"I didn t want to compromise who I was and what I believed in for an industry," Bidot tells PEOPLE
Denise Bidot has been a successful plus-size model for the past eight years, but her career – which has included major ad campaigns and shows in New York Fashion Week – actually began by chance.
“I just got lucky to be at the right place at the right time,” she tells PEOPLE.
Bidot originally moved to Los Angeles at the age of 18 to pursue acting, but she was constantly told she needed to lose 10 to 15 lbs.
“I’d be like, ‘No! How dare you? You should love me the way I am. There’s nothing wrong,’ ” says the Puerto Rican and Middle Eastern beauty, 28. “I just didn’t want to compromise who I was and what I believed in for an industry, no matter how much I loved it.”
So Bidot began working behind the scenes as a makeup artist, when she was discovered by a photographer.
“She’s like, ‘Have you ever thought of modeling?’ I’m like, ‘Look, I’m short and chubby – are you serious? What kind of modeling am I going to do?’ ” she recalls. “She changed my life.”
Since then, Bidot has booked international and domestic campaigns – including ads for Forever 21 and, most recently, Lilly Pulitzer for Target – and opened the CHROMAT show in New York Fashion Week, breaking boundaries that had never been crossed before. But her modeling gigs weren’t always so glamorous.
“Eight years ago we had the ugliest clothes!” exclaims the Miami native, who currently resides in N.Y.C. “It was muumuus and stuff my grandma would want to wear. You didn’t feel sexy wearing the stuff.”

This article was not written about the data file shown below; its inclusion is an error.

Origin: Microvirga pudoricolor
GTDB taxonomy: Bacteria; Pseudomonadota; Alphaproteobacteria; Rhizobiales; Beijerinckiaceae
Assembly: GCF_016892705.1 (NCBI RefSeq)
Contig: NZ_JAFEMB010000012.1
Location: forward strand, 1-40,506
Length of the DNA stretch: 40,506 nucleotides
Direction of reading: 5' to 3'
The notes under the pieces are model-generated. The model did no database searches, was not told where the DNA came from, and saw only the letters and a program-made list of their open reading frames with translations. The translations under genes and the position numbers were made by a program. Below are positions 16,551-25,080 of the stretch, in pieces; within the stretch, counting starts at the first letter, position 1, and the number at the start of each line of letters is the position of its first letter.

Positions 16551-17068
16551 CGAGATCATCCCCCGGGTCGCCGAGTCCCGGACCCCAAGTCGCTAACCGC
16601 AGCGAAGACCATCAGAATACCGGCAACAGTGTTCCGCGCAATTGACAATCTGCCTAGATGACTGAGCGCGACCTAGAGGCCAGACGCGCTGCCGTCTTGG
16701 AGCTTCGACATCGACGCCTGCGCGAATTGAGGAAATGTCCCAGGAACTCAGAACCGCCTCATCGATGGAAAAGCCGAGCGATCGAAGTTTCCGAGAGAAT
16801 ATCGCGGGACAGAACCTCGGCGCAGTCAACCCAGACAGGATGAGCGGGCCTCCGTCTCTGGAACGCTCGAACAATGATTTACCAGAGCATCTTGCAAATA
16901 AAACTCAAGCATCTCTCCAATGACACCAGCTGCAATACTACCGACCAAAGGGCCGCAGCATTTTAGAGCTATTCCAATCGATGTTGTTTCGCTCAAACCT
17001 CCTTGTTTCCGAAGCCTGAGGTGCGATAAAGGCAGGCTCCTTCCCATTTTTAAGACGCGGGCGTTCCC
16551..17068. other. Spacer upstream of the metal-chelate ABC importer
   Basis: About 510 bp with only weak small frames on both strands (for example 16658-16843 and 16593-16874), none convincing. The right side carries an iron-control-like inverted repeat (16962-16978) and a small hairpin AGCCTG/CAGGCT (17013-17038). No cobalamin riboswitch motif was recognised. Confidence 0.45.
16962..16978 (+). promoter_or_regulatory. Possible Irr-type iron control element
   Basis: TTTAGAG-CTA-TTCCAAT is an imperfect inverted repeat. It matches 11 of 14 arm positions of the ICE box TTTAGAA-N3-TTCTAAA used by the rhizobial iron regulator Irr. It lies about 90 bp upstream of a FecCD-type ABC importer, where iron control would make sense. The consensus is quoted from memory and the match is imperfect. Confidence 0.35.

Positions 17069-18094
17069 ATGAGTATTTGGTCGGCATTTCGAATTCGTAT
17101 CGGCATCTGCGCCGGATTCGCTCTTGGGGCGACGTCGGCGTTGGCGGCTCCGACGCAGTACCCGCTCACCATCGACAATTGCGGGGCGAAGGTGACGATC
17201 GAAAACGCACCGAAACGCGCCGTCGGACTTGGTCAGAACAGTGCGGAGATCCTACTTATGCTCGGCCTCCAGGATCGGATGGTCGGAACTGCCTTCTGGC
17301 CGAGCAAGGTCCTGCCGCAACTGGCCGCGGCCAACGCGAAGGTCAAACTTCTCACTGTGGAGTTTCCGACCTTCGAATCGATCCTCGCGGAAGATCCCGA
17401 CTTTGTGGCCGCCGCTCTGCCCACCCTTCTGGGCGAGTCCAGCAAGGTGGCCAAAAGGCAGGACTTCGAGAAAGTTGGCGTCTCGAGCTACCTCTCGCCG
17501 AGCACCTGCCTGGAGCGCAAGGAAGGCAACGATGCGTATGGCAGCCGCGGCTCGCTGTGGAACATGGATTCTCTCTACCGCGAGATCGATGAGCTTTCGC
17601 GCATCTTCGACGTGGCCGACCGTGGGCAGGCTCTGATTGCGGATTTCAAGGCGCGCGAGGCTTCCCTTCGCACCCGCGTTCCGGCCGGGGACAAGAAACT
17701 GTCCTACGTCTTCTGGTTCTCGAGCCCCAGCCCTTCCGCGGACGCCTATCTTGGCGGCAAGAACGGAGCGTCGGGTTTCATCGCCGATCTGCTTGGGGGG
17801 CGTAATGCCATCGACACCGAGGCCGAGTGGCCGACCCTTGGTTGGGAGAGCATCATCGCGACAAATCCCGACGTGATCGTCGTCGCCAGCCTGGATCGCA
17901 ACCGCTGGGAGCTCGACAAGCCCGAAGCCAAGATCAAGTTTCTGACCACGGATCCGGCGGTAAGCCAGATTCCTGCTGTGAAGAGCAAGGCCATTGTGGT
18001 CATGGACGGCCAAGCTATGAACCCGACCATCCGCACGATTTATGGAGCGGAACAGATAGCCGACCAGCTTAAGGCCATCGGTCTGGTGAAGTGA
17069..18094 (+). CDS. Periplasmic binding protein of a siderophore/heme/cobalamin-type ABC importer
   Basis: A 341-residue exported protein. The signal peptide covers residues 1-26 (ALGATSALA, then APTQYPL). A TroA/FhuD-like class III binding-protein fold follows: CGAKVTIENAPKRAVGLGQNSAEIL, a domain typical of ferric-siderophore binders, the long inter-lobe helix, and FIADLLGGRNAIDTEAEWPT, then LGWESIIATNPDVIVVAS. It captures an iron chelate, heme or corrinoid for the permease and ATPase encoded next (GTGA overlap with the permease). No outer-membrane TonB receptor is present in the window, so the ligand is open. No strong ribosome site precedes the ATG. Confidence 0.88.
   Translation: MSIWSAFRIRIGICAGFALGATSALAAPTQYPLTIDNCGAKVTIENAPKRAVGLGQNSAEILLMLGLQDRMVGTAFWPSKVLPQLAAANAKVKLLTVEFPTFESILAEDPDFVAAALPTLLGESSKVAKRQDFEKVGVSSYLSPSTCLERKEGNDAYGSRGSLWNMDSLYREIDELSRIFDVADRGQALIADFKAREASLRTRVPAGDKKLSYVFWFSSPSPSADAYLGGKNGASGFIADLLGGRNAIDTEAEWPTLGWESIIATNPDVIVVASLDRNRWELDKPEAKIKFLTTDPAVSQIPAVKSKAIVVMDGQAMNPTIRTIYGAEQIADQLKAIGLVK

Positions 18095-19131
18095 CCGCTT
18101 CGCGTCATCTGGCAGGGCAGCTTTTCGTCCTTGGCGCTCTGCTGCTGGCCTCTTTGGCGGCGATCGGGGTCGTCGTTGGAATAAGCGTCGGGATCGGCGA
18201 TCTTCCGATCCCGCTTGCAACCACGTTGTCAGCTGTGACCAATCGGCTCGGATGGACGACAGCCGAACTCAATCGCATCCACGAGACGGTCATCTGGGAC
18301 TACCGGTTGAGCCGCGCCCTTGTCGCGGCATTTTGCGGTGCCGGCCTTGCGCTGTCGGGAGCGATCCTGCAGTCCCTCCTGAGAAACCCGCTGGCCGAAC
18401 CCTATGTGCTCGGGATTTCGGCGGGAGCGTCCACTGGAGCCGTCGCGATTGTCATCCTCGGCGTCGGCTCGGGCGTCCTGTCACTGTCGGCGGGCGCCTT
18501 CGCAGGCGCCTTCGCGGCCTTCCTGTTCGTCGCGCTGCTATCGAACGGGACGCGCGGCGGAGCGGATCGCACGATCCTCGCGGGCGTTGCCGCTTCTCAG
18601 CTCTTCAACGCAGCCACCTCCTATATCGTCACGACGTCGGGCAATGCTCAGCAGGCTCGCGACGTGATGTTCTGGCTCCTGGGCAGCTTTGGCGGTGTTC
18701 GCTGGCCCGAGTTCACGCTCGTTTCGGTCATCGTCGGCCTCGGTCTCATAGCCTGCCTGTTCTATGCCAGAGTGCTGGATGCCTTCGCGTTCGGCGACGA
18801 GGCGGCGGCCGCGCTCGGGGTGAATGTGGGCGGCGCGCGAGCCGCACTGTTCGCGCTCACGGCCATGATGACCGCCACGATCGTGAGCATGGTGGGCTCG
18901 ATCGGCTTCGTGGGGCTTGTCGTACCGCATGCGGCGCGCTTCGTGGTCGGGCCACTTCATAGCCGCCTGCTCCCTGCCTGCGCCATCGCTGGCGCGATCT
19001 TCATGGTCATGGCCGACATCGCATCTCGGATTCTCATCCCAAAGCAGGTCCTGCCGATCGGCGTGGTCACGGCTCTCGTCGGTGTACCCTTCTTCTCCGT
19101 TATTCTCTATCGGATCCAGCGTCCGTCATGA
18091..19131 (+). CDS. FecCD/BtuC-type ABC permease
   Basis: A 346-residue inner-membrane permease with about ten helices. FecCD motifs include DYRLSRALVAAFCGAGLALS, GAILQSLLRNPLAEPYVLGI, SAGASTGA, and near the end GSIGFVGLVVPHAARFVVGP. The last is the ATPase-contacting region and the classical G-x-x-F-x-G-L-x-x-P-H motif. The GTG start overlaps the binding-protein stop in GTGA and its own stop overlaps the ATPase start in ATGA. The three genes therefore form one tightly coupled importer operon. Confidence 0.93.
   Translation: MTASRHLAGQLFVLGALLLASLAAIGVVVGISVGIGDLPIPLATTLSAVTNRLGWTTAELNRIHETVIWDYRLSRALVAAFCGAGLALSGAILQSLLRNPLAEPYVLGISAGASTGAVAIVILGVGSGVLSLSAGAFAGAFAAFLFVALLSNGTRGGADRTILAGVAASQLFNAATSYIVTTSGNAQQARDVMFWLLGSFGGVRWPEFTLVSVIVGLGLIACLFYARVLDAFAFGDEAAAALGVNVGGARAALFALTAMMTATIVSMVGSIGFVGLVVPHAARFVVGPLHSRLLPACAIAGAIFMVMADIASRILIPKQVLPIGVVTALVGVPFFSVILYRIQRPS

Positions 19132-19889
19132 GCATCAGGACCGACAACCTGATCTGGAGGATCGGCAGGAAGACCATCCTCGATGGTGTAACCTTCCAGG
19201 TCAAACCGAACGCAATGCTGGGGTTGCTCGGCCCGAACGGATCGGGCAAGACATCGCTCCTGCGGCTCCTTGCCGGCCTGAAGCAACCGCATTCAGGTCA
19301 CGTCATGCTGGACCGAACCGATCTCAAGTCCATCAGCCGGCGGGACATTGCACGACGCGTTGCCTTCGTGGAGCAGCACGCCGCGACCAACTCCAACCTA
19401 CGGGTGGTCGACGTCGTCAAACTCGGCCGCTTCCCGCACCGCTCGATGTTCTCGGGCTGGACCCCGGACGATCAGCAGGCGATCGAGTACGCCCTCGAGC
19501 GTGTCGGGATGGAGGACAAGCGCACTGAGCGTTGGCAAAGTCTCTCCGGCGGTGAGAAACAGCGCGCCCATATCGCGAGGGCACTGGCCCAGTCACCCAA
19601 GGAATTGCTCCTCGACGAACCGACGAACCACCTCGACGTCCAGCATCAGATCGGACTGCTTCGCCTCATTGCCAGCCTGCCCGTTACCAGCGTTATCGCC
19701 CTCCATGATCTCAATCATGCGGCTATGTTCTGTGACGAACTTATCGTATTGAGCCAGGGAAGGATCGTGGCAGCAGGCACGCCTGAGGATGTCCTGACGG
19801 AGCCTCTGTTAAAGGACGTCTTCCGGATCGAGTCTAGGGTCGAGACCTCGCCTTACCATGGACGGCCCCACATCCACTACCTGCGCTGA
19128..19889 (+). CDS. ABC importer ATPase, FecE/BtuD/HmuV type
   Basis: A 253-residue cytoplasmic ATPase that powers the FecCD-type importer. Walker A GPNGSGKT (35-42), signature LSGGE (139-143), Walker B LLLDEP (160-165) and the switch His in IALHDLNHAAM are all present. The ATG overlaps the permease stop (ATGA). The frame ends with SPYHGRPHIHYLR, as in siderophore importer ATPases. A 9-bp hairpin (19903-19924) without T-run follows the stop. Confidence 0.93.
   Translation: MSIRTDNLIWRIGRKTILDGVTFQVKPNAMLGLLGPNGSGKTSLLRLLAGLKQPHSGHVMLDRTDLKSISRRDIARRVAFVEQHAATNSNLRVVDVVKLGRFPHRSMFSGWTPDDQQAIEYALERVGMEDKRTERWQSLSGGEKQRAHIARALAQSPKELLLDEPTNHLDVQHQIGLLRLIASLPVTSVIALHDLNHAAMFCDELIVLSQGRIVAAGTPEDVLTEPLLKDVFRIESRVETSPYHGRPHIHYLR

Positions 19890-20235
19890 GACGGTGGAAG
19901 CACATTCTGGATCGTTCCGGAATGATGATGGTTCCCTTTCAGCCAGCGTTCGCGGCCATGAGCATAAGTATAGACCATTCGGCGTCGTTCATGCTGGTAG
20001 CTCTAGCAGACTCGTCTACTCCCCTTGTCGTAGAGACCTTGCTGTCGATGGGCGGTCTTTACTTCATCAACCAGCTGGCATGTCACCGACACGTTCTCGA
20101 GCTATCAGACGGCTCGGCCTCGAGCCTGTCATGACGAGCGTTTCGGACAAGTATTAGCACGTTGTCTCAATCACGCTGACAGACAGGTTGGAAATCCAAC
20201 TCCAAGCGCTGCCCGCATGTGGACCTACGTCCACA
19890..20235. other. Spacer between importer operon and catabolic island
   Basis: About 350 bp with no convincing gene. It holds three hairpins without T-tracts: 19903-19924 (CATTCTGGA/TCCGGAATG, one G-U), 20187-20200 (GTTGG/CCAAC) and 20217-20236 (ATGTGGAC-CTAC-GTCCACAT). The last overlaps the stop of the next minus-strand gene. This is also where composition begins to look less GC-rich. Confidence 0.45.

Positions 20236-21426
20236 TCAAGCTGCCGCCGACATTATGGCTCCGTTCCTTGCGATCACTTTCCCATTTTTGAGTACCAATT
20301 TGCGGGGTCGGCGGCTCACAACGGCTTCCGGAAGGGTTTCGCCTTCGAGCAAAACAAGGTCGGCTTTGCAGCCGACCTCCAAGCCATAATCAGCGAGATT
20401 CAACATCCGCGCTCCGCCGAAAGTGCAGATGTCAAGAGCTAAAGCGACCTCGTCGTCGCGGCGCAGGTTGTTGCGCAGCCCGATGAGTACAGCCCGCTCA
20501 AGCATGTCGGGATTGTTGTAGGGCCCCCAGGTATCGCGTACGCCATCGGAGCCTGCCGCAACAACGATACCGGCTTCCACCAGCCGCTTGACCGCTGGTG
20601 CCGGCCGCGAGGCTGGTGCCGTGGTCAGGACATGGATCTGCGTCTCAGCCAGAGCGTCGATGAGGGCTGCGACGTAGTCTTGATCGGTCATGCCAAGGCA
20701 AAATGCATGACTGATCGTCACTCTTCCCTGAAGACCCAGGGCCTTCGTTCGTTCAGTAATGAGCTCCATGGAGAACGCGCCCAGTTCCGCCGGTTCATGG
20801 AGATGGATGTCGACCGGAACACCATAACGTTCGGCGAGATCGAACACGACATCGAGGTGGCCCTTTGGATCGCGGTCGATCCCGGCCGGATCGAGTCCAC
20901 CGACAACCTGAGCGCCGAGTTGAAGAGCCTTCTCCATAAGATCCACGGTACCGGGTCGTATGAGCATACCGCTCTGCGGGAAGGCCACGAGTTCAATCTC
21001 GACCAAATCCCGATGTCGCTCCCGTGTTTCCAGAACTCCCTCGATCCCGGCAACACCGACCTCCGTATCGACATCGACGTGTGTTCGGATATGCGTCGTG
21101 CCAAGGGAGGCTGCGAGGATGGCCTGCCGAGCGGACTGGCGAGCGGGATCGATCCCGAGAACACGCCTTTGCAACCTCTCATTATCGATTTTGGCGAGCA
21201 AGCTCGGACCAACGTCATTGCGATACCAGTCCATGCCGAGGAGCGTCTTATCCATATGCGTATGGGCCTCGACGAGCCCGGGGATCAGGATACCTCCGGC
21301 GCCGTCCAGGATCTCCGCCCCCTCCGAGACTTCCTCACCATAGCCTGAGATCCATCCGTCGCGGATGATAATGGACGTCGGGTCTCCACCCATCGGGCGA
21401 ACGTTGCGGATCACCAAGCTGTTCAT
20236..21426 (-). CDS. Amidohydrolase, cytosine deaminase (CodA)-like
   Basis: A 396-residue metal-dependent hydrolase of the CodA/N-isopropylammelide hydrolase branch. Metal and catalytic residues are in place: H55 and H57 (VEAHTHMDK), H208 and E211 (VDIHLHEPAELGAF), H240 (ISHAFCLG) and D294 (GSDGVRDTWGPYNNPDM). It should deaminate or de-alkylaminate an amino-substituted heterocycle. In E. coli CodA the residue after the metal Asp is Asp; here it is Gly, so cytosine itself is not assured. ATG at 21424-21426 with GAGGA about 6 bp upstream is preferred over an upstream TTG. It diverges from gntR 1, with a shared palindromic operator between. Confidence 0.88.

Slowly, the industry began to change.
“I started seeing the progression,” she says. “There started being junior brands that started popping up. There are so much cooler, hipper clothes now because I think people finally opened their eyes and realized every girl wants to feel strong, she wants to be cool. We want to look fabulous, the same as anyone else.”
Bidot believes availability of clothes for women of all sizes has helped alter attitudes as well.
“When the clothes change, the women change,” she says. “They start feeling more confident and then all of a sudden, people start seeing them differently. It’s been a really, really cool thing to see from the inside out.”
The perception of plus-size models was also transformed.
“We were like the stepchild back in the day, but now we’re not,” Bidot says. “We’re right there in line with these girls, we’re included in the lineup, we’re in the mix. Plus-size girls are now doing beauty campaigns and hair campaigns and so many different things that for so long we fought for and wanted. We’re in a really great place in the fashion industry, and now it’s rippling into TV and film. It’s really wonderful to see.”
Though a boom in the plus-size modeling industry also means more competition, Bidot doesn’t mind.
“There was a handful of us back in the day, and there’s a big pool right now,” she says. “It’s nice to see. I think there’s room for everyone. A lot of girls get caught up looking at what other people are doing. You’ve just got to stay in your lane. You’ve just got to go forward and know that whatever is meant for you is going to come your way.”
No matter what, Bidot knows that her biggest fan and cheerleader is at home: her 6-year-old daughter, Jocelyn.
“I always laugh about it because when I come in with hair extensions or lashes or all this makeup, she’s like, ‘Take it off, mommy, you’re beautiful just the way you are,’ ” she says. “It’s amazing to think that a 6-year-old can have what so many women of my generation are struggling to figure out. We can change their mentality growing up, to let them always know that they’re perfect they way they are. She understands.”